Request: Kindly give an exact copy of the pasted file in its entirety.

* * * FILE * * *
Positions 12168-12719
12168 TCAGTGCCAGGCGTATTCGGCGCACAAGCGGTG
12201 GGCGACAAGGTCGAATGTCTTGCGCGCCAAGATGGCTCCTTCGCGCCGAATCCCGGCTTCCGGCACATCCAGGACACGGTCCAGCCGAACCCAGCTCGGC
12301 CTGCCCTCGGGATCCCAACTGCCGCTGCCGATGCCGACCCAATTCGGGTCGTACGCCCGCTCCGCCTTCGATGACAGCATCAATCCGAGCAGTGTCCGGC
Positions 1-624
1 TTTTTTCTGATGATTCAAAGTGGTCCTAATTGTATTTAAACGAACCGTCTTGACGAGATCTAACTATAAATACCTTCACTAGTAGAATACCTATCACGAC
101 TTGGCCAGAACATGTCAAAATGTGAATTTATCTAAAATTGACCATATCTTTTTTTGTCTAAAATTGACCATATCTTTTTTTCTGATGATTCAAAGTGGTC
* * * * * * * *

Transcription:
Positions 12168-12719
12168 TCAGTGCCAGGCGTATTCGGCGCACAAGCGGTG
12201 GGCGACAAGGTCGAATGTCTTGCGCGCCAAGATGGCTCCTTCGCGCCGAATCCCGGCTTCCGGCACATCCAGGACACGGTCCAGCCGAACCCAGCTCGGC
12301 CTGCCCTCGGGATCCCAACTGCCGCTGCCGATGCCGACCCAATTCGGGTCGTACGCCCGCTCCGCCTTCGATGACAGCATCAATCCGAGCAGTGTCCGGC
Positions 1-624
1 TTTTTTCTGATGATTCAAAGTGGTCCTAATTGTATTTAAACGAACCGTCTTGACGAGATCTAACTATAAATACCTTCACTAGTAGAATACCTATCACGAC
101 TTGGCCAGAACATGTCAAAATGTGAATTTATCTAAAATTGACCATATCTTTTTTTGTCTAAAATTGACCATATCTTTTTTTCTGATGATTCAAAGTGGTC